Case Study: The Wreck of Amtrak’s Sunset Limited
In the case of the wreck of Amtrak, that happened On September 22, 1993, at 2:53 A.M., the Sunset Limited, crashed into Big Bayou Canot, taking the lives of 47 passengers along with it (H. Richard Eisenbeis, 1999). Throughout analyzing this case, I found many stakeholders involved in this incident. The number of stakeholders involved, grew within each paragraph within the details of the case. Many safety precautions during this incident had not been taken up to par following this incident, causing the stakeholder list to grow.
Throughout this case the number of stakeholders involved, continuously grows. Beginning with the passengers and crew members aboard the Limited at the time of the crash. Continuing with the Captain, Pilot, and crew members aboard the Mauvilla tug boat. The Mauvilla tug boat was a part of an organization called the Warrior and Gulf Navigation, making them also a stakeholder in this incident. Even though not directly involved with the incident all of Amtrak’s employees become stakeholders. Even the Chesapeake System Railroads became a stakeholder in this case. The National Transportation Safety Board (NTSB) was also a stakeholder in this case. The local Emergency responders, The U.S. Coast Guard, and even The Alabama Emergency Response Network were stakeholders in this incident. Every passenger on-board the train also had family, friends, employers, and acquaintances, making them all stakeholders of this occurrence. The 47 passengers whom lost their lives over this accident, were also stakeholders, along with their families, friends, and employers. Each passenger’s employer was affected in some way by this occurrence, making them also stakeholders. The stakeholders in this case are not only limited to the people or companies involve, it also affected the environment around the accident, making all of the wildlife and environment around the accident stakeholders as well. Honestly, to me it felt like every person who had heard about this incident, became a potential stakeholder in this case.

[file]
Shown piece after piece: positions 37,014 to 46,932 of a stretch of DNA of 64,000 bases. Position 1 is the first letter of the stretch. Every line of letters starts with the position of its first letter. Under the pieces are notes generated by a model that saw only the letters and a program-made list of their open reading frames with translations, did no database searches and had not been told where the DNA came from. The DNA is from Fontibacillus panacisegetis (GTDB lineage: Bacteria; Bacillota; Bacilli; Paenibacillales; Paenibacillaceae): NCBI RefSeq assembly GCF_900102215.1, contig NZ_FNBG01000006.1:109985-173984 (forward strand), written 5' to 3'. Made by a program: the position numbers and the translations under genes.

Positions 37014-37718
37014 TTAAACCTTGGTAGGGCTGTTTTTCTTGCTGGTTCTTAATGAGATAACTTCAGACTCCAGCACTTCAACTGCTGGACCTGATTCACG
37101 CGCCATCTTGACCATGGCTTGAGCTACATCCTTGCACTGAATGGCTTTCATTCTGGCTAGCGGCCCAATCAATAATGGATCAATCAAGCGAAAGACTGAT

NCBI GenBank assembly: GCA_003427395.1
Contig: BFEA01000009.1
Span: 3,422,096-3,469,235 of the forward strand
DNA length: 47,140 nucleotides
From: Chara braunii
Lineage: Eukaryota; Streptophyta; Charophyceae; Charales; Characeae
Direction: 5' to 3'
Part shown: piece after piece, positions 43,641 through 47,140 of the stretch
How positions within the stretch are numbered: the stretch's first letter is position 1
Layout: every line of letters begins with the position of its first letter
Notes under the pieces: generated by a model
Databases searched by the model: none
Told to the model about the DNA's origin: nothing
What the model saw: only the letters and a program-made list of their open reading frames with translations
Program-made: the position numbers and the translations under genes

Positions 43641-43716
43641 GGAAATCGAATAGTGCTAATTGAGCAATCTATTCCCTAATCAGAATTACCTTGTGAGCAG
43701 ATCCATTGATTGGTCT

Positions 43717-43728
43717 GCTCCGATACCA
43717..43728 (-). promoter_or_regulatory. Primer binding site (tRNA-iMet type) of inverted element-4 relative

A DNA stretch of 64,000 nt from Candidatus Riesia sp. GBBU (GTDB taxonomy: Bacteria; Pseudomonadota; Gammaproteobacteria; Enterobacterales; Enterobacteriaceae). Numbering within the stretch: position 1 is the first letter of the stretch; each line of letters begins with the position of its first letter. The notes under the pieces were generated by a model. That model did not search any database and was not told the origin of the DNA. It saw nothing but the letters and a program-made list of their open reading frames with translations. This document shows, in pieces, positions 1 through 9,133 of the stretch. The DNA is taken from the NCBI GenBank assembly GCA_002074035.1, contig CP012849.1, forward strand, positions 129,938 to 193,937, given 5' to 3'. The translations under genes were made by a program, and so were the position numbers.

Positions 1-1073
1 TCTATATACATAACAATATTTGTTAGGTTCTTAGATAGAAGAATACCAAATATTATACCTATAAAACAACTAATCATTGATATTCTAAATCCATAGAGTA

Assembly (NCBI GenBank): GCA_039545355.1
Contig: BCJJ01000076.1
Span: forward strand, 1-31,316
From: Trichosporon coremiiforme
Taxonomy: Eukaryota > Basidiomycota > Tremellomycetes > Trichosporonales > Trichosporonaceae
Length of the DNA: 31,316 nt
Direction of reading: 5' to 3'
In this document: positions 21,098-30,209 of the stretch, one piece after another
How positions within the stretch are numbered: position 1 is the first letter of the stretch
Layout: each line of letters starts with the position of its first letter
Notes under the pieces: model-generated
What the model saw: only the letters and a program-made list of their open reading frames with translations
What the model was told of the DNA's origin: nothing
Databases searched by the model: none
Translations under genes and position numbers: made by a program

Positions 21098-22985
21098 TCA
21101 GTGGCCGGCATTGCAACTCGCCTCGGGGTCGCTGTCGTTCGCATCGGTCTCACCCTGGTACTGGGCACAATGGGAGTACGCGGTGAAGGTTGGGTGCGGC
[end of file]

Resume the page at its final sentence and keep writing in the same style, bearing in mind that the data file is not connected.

The interest of each stakeholder involved varies on how they were involved and affected by this incident. The companies involved had interest in upholding their public profile, profit, and trying to bring their company up from this incident. The local Emergency responders, The U.S. Coast Guard, and even The Alabama Emergency Response Network interests were to rescue any persons involved at the time of the accident. The passengers and crew member aboard the Limited and The Captain, Pilot, and crew members aboard the Mauvilla tug boat their interests would include their work environment, their jobs, and their lives. The Chesapeake System Railroads interests would include; the destroyed railroad, and the environment around it. Each passenger aboard the train also had family, friends, employers, and acquaintances including the 47 passengers whom lost their lives over this accident their interest would include safety, and justice for their loved ones, I assume they had some wrongful death cases to pursue.